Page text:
4. There has been the occasional OR RN who has had to crawl under the table and access the wristband under the drapes! The Cardiac OR team has learned to get their BB pick-up cards ready in advance.
  5. It might be that today's philosophy could be stated as: "I have to give one unit - but I don't need to give two." We are seeing some REALLY low hemoglobins around here, but the Docs have adjust nicely to giving fewer units.
  6. That's usually true Malcolm. But in the world we live in with these pesky patients doing their "own" thing you just never can say never. We had a anti-Lea the other day that we didn't even see with solid phase (almost never do/ detects IgG dependent Abs)) and didn't see it with immediate spin XMs either (should have picked up IgM), and then the pt HATED a unit - nasty transfusion reaction. Went looking for a low frequency antibody, but found the anti-Lea and it was reacting 4+ only with AHG tubes - so was it IgM (no I.S,. reaction) or IgG (no solid phase reaction)???. Go figure. That one sent us back to the textbooks. Immucor had just put out a Self-Check with an anti-Lea. The discussion paperwork gave us a good idea of what the patient had been doing - but it makes absolutes seem like a distant memory in this field sometimes. Happy 4th to all of you that are in the states! Everyone else - have a nice day.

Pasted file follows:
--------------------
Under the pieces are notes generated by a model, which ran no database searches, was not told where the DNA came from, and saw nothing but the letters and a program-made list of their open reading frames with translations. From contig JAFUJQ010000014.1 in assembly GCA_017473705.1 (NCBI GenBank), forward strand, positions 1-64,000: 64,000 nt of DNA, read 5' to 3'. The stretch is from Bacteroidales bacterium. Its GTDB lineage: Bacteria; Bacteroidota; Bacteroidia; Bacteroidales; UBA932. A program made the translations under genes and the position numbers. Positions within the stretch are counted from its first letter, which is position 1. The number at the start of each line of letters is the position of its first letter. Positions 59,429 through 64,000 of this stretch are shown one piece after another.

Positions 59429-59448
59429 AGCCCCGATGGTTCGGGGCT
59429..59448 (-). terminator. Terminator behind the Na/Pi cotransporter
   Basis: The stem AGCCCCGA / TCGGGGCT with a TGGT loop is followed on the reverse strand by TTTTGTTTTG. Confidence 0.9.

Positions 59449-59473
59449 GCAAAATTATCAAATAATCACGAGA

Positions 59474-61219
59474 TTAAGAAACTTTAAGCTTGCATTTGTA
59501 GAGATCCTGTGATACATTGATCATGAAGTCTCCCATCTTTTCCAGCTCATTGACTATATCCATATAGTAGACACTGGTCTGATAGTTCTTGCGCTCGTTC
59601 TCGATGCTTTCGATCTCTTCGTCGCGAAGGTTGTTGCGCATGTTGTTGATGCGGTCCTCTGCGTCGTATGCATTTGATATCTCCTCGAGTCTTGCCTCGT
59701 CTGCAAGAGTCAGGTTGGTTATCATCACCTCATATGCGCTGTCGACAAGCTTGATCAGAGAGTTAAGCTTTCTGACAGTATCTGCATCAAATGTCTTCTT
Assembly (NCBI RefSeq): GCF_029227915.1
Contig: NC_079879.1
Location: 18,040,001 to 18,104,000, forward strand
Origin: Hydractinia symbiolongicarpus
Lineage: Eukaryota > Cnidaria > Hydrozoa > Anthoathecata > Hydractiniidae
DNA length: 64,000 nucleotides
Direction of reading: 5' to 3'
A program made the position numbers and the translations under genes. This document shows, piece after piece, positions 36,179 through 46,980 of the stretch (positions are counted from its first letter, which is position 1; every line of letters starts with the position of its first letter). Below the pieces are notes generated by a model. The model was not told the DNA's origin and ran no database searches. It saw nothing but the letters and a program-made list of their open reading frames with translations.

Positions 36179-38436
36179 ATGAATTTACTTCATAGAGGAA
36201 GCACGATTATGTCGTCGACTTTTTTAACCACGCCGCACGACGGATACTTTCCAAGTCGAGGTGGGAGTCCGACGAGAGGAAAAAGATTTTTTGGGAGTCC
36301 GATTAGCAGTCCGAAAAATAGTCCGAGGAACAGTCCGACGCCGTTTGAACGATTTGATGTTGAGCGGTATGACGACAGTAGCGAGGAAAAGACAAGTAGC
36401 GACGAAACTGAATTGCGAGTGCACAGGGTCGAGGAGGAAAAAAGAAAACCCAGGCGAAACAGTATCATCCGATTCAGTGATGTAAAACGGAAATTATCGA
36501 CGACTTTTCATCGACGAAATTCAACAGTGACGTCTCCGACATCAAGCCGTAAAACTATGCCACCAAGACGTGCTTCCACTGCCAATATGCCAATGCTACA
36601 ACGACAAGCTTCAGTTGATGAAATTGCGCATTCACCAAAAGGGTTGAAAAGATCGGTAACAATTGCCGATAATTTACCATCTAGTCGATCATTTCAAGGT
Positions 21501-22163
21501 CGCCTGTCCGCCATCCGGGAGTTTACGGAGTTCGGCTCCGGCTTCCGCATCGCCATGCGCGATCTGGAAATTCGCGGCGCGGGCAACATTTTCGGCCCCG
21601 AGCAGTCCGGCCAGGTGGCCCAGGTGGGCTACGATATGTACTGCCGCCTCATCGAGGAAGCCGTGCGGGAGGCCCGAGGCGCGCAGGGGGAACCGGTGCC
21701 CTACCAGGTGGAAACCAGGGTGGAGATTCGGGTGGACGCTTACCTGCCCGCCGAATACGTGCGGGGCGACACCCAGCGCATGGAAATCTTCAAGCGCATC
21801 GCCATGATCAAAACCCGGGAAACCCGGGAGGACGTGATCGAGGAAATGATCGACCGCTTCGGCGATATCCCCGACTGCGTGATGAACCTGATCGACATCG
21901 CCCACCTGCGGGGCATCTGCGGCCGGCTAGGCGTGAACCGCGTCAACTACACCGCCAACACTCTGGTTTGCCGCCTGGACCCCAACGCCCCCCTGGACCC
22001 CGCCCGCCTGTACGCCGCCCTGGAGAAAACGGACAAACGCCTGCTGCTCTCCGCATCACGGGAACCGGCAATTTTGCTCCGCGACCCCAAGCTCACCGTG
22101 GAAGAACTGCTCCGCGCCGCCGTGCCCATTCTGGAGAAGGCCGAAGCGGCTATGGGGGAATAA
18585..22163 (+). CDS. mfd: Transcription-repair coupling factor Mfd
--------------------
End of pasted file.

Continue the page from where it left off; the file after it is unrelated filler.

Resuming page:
7. Are you computerized? If so - build a Cord Blood panel that includes what you want - ABORh and DAT, say. Then the Dr only has to order that for whichever mother/baby pairs you ordinarily do that work for. If your orders are on paper - see if you can get a Cord Panel added to the order form - same result. We just do the Cord panel (ABORh /DAT) on the OPos and all Rh neg mom's babies. We don't have to evaluate "DAT yes/no" based on prior work or digging up the Mom's types. It is DR/Nursing responsibility to get the Cord workup ordered. All Cords are kept in the Blood Bank (part of our "Abducted Baby security SOP) so we do get all of them sent to us so we can see if they missed a CORD order on one. Labeling for babies is as AMcCord above (Mom's and Baby's labels on tube) - except the mothers are using so many 1st and last names now - we had to flip the baby name convention to Last name, Male/female Mom's 1st name (Smith, Female Sissie) - otherwise we ran out of label space before we got to the baby's sex.